Work at Home Scams Just Don’t Pay

Experts say offers to work at home that seem too good to be true probably are. According to the U.S. Census, over four million people in the U.S. work at home every day and the numbers are increasing.

Proceed with caution warn U.S. Postal Inspectors, because many “offers” don’t deliver on the promises. Most “opportunities” will not guarantee regular salaried employment and many omit the fact that you have to work many hours without pay.
Some of the classic work-at-home scams include:

  • Envelope stuffing
  • Medical billing
  • Reshipping

Reshipping – one of the newer scams – involves receiving items ordered by the scam artist often using stolen credit card information. The scam victim then repackages the merchandise for shipment to a foreign country.

Whether they’re old or new, these scams have cost their victims thousands of dollars. Check out any offer before responding. Legitimate companies should provide information in writing about the program they are offering.

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WHISTLE BLOWERS’ PROTECTION ACT

Under Michigan Law, the Whistleblowers’ Protection Act, P.A. 1980, No. 469, an employee shall not be dis­charged, threatened, or otherwise discriminated against by their employer for reporting violations of state, local or federal law in the workplace. A discharged employee who alleges a violation of this Act by their employer may bring a civil action for damages and/or an injunctive relief. An employee shall show by clear and convincing evidence that they had or were about to report a violation or a suspected violation of a law. A court, in rendering a judgment in an action brought under this act, shall order, as the court considers appropriate, reinstatement of the employee, the payment of back wages, full reinstatement of fringe benefits and seniority rights, actual damages, or any combination of these remedies. A court may also award the complainant all or a portion of the costs of litigation, including reasonable attorney fees and witness fees.

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Wedding Insurance?

In light of recent events, companies are now starting to offer insurance for wedding ceremonies. Premiums start at $155 but don’t cover many important aspects, such as the bride and groom getting cold feet. Some things typically covered are:

  • Accidents at the wedding or while guest are on their way home
  • Vendors who don’t show up
  • Cancellation by the event site
  • Damage or destruction of wedding rings
  • Lost wedding rings
  • Thefts of gifts or jewelry
  • Illness among key members of the wedding party and loss of rental property
  • Bad weather (But only on the level of natural disaster)

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Unexpected Tax Deductions

When the warm weather wanes, the summer and autumn fun can become expensive. But some out of pocket expenses may be deductible next April. So save your receipts as you prepare for that family or your company’s BBQ.

Many working parents run into a babysitting bind. If you have to put your kids in day camp so you can work, don’t sweat it those expenses can be applied to your child and dependent care credit.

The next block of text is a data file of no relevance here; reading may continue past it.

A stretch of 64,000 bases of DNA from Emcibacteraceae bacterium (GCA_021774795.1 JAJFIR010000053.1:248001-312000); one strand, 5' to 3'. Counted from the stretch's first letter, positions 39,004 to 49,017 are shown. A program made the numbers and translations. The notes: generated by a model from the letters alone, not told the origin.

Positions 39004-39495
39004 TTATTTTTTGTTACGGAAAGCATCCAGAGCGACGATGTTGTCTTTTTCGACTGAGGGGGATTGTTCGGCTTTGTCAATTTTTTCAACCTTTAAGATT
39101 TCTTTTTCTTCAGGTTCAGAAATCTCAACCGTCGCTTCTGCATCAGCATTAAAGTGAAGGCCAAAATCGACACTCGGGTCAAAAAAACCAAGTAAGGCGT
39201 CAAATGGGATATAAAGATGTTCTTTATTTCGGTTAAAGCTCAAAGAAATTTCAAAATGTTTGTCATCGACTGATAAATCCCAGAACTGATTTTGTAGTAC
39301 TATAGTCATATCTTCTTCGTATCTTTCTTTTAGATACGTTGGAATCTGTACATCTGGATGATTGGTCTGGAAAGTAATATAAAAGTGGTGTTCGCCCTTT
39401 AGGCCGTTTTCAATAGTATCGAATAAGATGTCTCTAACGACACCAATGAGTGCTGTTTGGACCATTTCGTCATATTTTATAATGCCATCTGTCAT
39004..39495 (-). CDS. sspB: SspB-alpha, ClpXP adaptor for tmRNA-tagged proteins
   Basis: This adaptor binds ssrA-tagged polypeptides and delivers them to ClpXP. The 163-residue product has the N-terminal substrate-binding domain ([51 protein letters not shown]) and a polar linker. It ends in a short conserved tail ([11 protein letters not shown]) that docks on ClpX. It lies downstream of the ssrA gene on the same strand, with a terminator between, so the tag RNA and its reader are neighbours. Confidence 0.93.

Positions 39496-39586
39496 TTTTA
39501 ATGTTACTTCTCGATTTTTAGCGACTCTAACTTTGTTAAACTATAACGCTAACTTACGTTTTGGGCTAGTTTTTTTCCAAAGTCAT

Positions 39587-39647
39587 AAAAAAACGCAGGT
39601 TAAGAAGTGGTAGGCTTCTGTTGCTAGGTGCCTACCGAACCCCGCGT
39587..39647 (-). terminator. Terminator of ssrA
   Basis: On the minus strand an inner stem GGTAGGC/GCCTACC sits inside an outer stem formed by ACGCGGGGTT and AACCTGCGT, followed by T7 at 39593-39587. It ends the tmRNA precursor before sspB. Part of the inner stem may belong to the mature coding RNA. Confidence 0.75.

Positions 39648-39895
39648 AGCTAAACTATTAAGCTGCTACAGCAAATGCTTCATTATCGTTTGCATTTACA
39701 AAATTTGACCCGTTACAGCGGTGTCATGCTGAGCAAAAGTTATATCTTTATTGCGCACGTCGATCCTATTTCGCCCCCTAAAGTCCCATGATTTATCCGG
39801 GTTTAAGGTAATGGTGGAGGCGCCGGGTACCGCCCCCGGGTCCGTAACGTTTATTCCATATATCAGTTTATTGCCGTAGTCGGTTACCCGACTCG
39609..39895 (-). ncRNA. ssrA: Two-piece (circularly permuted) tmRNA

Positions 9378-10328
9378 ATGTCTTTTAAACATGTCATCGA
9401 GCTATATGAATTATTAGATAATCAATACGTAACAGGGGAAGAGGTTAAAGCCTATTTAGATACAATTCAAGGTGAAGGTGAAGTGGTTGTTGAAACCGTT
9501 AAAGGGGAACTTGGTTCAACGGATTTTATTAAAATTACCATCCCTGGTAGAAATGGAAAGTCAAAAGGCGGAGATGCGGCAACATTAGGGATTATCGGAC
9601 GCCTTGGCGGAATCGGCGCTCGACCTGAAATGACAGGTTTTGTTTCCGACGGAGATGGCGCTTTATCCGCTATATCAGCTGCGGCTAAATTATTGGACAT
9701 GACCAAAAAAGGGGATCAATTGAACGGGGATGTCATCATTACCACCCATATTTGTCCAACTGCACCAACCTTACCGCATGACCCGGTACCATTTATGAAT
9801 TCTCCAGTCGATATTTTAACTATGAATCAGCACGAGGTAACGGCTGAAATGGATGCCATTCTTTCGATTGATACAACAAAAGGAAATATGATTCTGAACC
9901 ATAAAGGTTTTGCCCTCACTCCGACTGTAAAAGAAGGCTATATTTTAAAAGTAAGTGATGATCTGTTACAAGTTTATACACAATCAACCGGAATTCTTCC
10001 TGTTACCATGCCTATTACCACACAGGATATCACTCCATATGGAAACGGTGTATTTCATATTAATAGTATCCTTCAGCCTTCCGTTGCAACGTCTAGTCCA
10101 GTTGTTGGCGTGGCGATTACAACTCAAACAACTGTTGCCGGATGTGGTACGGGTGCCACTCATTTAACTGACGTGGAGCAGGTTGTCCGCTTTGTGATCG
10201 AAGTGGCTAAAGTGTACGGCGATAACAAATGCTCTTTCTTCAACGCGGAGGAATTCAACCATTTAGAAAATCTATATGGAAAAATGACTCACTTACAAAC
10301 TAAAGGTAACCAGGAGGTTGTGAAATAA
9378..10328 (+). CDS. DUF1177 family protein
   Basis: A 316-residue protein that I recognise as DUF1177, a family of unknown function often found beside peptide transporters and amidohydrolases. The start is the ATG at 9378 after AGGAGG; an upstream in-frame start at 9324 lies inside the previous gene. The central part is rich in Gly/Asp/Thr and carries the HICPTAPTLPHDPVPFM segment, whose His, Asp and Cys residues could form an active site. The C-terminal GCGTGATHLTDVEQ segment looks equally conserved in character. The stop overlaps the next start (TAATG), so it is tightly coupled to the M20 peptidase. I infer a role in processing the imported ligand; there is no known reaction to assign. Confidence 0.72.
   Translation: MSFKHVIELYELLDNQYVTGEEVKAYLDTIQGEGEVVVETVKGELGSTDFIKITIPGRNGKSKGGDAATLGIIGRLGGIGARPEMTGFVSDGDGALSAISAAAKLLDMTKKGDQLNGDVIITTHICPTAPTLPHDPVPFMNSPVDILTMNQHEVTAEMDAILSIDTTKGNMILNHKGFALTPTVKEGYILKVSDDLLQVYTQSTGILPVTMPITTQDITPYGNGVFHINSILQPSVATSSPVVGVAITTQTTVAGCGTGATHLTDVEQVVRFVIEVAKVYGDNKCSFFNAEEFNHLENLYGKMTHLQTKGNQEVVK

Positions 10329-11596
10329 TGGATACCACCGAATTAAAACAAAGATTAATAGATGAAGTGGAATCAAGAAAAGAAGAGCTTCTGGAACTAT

If your kids are under age 13 and you need to pay someone to watch them while you and your spouse can work or go to school, you’re eligible for the credit. That equals up to $3,000 of the expenses paid in a year for one child, or up to $6,000 for two or more kids. And good news –that includes day camp all summer. But the cost of sleep-away camp does not count.

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Trust Us with Your Estate Planning Needs

Many estate planning issues require your answers to difficult questions. In fact, these topics can keep you up at night. For example:

  • How sure are you that your assets will be distributed according to your wishes if you become incapacitated?
  • If you have minor children or children with special needs, will there be enough money for their support?
  • If you own a family business, have you considered continued operations and how the assets would pass on after you die?

The answers to these and other related questions lie in the creation of a trust that allows you to transfer property and assets for the benefit of your beneficiaries. Your assets are placed under control of a trustee (usually you as the initial trustee). Upon death, the successor trustee manages and distributes the assets in accordance with your wishes.

There are many types of trusts and each is designed to accomplish your specific goals. Trust agreements are a great tool for avoiding probate, and skirting the court hassels and costs that would adversely affect your loved ones.

Because trusts are complex, it’s important to consult an estate planning attorney for information on how they work and how we can answer your questions both quickly and affordably. Your situation is unique and we will develop a trust that makes the most sense for your family.

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TREASURE HUNT

There is no longer a need to dig through stacks of paper or old files looking for savings bond information. The United States Treasury Department has added a link called “Treasury Hunt” to its website. The idea behind the link is to help people locate missing bonds and interest payments and find out if their bonds have matured. In order to search the database, investors need only their name, city, state, and social security number. Once the information is entered into the site, the database is searched and any matches are listed. If there is a match, the site offers instructions on how to recover the lost bond or payment.